What was the hardest thing about organising the races?
Most of the events I organize are outlaws so it’s always nerve racking when I’m left wondering if we’ll get rolled on by the police or not.
What was your first race?
When I started the race series it ran for 8 weeks, with a race every week. Sometimes the OKC guys would come down and race and other times it was the 6-8 guys from Stillwater that would show up. We had a point system to determine who made it to the finals of the series and the final race was intense. I ended up winning that race and took the series which made it even more fun. Since then, I’ve started to travel more and get out to bigger events so I can race with a bigger crowd. Our events in Oklahoma are starting to get anywhere from 35-50 riders participating so it’s great to have new faces show up to compete.
Now, I’ve been to 14 events with 9 podium finishes and I love getting out to every event I can. The biggest event that i’ve been to was BBDH 2012 in Golden, Colorado. BC Longboards got me out there and it was the best skating experience I’ve had yet. I raced with two very good downhill skaters and that was really rad. My second heat at that event ended up being in the rain and it was nuts…never skated any mountain roads in the rain considering I don’t live very close to any mountains.
Which podium are you happiest with?
Either my 1st place finish at the Triple Threat outlaw or my 3rd place at the AO Groundhog Day outlaw here in Oklahoma because I had stacked heats throughout both races.
What do you enjoy about organising events?
It’s a blast to be able to skate with everyone from around the midwest and compete with new riders that couldn’t make it to previous events.
What event has the best party?
The biggest event that I went to this past year was Buffalo Bill and I didn’t make it to the party after the race because I had to head back to Oklahoma for class the next morning. However, a night before the freeride day I went to Boulder and hung out with a ton of people at the Venom warehouse and that was a blast.
BC 6 Freehide-40
How was 2012 for you?
A roller coaster for sure. Balancing school and skating was tough, and some of my business classes were really tough for me.  I had quite a bit of injuries including the recurring hip bursas that plague me. At the same time, I picked up some great support from all of my sponsors including my wheel sponsor, Metro wheels, who helps me slay hills as much as I want by providing however much urethane I need under my feet. Met some awesome people and skated with riders that I look up to. My entire crew here in Oklahoma is going strong and only getting bigger so I’m excited to see what happens in the future.
What do you plan for 2013?
Travel more, compete as much as possible while still having fun. I hope to continue to represent the rad companies that support me and help them expand during the year as well. I also hope to keep my good grades up in college and keep my scholarships so I don’t have to take out loans and all of that jazz. I’m hoping to stay active as much as I can and mountain bike whenever I can’t get out and skate to stay conditioned. Whatever it takes to balance hard work and having fun.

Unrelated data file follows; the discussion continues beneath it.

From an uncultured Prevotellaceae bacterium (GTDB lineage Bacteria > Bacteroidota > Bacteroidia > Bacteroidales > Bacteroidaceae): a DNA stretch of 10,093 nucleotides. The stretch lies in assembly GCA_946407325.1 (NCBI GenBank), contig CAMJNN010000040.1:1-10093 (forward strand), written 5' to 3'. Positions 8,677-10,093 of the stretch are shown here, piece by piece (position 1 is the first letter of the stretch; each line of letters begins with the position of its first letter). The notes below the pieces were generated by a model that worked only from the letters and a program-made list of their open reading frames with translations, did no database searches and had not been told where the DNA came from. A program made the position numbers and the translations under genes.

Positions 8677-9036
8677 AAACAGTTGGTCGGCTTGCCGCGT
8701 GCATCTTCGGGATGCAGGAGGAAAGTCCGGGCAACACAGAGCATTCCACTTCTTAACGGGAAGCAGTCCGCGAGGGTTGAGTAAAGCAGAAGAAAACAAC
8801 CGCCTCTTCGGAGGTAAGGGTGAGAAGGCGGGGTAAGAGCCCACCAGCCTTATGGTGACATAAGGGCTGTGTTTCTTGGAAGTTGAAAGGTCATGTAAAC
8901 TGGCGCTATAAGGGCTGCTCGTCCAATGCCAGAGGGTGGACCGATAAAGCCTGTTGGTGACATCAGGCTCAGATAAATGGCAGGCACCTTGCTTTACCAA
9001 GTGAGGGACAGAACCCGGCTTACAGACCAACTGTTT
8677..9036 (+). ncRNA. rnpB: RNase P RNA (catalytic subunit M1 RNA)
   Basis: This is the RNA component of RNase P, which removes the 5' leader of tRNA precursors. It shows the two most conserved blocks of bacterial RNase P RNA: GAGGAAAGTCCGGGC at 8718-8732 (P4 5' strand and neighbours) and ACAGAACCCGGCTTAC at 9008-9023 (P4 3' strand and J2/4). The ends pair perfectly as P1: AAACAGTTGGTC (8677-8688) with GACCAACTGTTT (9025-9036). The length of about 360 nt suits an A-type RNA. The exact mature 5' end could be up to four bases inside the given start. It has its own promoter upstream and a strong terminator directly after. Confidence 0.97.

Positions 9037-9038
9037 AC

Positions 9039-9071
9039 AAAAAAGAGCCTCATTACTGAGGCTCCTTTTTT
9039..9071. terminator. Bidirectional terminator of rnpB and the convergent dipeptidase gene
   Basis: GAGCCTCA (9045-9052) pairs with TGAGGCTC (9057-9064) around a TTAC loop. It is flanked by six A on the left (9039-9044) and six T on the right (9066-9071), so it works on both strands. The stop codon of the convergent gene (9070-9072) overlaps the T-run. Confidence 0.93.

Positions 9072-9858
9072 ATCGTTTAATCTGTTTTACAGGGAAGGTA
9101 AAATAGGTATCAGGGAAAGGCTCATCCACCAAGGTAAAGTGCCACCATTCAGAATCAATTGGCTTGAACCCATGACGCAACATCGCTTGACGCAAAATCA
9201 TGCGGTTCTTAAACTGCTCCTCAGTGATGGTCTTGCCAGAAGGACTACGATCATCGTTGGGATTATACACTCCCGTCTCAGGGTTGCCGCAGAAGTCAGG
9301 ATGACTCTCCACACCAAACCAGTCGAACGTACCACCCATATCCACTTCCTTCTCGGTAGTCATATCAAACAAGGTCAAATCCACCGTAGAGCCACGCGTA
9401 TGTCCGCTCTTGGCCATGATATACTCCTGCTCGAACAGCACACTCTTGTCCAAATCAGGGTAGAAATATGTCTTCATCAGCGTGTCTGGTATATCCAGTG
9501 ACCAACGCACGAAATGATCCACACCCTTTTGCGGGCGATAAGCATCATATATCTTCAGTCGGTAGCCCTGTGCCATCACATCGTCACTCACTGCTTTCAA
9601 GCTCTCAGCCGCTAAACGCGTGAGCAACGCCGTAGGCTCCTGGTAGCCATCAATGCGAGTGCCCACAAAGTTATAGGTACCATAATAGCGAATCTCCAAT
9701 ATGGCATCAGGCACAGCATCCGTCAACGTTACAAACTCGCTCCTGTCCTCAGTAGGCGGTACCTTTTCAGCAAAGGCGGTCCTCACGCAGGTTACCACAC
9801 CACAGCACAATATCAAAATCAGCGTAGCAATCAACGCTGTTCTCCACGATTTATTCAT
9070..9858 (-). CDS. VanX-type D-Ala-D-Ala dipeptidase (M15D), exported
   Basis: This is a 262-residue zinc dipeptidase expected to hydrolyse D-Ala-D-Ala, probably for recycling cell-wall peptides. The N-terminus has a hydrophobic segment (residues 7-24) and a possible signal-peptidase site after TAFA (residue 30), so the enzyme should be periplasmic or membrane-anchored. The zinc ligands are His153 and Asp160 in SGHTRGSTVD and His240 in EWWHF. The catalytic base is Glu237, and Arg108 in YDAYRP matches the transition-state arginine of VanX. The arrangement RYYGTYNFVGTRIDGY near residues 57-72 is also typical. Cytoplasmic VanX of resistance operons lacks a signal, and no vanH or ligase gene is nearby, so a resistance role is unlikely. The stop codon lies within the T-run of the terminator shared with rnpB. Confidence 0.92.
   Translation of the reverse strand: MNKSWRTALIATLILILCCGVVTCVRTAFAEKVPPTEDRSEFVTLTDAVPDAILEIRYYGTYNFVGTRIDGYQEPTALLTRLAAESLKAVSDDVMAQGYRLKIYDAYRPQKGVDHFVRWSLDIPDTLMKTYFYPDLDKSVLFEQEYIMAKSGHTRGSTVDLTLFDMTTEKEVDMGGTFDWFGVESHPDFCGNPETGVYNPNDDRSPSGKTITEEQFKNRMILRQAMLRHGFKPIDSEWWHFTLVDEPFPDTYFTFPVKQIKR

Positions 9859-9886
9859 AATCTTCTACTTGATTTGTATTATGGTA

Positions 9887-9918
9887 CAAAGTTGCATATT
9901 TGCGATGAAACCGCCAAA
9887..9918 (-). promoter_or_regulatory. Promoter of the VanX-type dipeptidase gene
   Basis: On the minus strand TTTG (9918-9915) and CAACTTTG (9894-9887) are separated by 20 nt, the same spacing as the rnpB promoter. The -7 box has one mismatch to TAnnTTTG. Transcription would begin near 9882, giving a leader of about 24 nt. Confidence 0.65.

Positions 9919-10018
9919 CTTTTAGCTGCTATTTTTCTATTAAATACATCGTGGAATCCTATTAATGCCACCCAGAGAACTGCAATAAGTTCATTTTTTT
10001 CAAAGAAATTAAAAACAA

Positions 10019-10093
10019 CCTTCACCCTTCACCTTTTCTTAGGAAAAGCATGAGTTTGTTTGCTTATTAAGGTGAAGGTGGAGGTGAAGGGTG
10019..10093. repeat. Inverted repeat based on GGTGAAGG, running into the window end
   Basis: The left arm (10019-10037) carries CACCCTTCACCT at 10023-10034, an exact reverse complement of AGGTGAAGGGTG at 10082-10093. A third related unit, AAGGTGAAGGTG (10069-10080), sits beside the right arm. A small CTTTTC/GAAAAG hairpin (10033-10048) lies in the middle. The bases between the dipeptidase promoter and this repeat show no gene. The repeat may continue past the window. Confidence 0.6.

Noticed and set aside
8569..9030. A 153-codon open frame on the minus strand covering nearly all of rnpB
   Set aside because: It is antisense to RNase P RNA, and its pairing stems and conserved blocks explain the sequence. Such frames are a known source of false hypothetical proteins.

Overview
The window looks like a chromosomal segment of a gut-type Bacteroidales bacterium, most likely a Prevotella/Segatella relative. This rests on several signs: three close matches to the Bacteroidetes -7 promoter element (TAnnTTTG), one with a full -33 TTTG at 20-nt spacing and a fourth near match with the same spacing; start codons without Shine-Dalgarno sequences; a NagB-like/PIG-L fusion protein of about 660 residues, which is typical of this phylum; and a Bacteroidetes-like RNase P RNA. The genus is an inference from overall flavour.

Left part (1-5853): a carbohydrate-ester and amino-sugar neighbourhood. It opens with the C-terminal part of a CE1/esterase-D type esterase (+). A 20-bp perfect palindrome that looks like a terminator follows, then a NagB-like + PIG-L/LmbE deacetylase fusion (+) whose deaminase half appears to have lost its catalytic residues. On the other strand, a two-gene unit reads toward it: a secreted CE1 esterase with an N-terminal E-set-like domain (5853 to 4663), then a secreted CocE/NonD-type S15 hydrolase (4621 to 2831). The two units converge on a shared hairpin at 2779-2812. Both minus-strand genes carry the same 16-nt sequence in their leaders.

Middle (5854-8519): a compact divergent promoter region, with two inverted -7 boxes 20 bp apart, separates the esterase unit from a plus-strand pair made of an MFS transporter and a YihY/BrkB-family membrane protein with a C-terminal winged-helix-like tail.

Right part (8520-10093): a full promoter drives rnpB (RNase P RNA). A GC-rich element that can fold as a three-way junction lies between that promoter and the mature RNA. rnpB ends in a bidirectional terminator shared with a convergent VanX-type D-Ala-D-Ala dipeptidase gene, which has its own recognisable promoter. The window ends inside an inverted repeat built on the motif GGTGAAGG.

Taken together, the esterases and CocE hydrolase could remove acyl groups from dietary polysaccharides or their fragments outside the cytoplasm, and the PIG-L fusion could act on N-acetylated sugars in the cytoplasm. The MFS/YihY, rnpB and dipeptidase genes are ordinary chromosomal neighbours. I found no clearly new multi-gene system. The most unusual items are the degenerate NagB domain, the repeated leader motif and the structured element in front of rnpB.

Who are your other sponsors?
Metro Wheel Co, Buck Trucks, Riptide Bushings, and Advanced Slide Labs. I also get some support from G-form.
BC 6-2
When did you link up with them?
Riptide has been my longest lasting sponsor, got hooked up with them in 2011. Buck Trucks and Advanced slide labs picked me up in ‘12 along with BC and Metro.
Will there be Gnome wheels soon?
I would really love for there to be a wheel out of Metro called the Gnomes because they would be Metrognomes and I think that would be funny. Unfortunately I don’t think that will happen.
Are we going to see the Gnome on hills outside America?
I’d love to get out of the countries for the traveling experience and to skate different hills. Not sure if that will happen sooner rather than later but I hope it happens eventually.
Pick 3 numbers between 1-41.
3, 27, 35
3 – What impact has longboarding had on your life?
Longboarding has led me to travel a lot more in my life. I’m spending money on experiences rather than material items and that helps to maintain happiness and live a positive lifestyle.
27- What did you do last weekend?
Traveled to Fayetteville, Arkansas, with my new flow BC teammate David Pierce to get some footage for the upcoming video on the BC Tuna. Skated with some great friends I don’t see very often and kept it chill.
35 – Mason McNay asks: Are you on the sex offenders register?
No, but my dirty stache may leave you thinking otherwise.
IMG_6284It’s been really fun talking to you homie!
A great time was had! Thanks again for the opportunity!
Any thank yous?
Thane Magazine! Shout outs to sponsors and supporters: BC Longboards, Metro wheels, Buck Trucks, Riptide Bushings, Advanced Slide Labs, G-form. Big ups to Metro Wheel Co and Buddy Carr for making 2012 one hell of a year and supporting me with the most expensive part of skateboarding for me. John Jackson, Owner of ASL, for supporting me and having me out at the lab in Arizona for a week of shredding! Marshall Cooper and Brandon Bryant of BC Longboards for keeping the best wood under my feet, giving me an opportunity to design boards, and getting me out to events.  I also have to give a big thank you to Ray Young for being my first sponsor (Bliss Longboards) and keeping me stoked on skating early on. Oh! And my parents!
www.youtube.com/cro0zfl3xd3x   My YouTube channel
http://krlongboarding.tumblr.com/      Kyle Ramsey’s blog on Oklahoma skating
www.skatetheeast.net            Supporting the homies! Rad site run by Mike DiPietroPhotos by the talented Kyle Ramsey!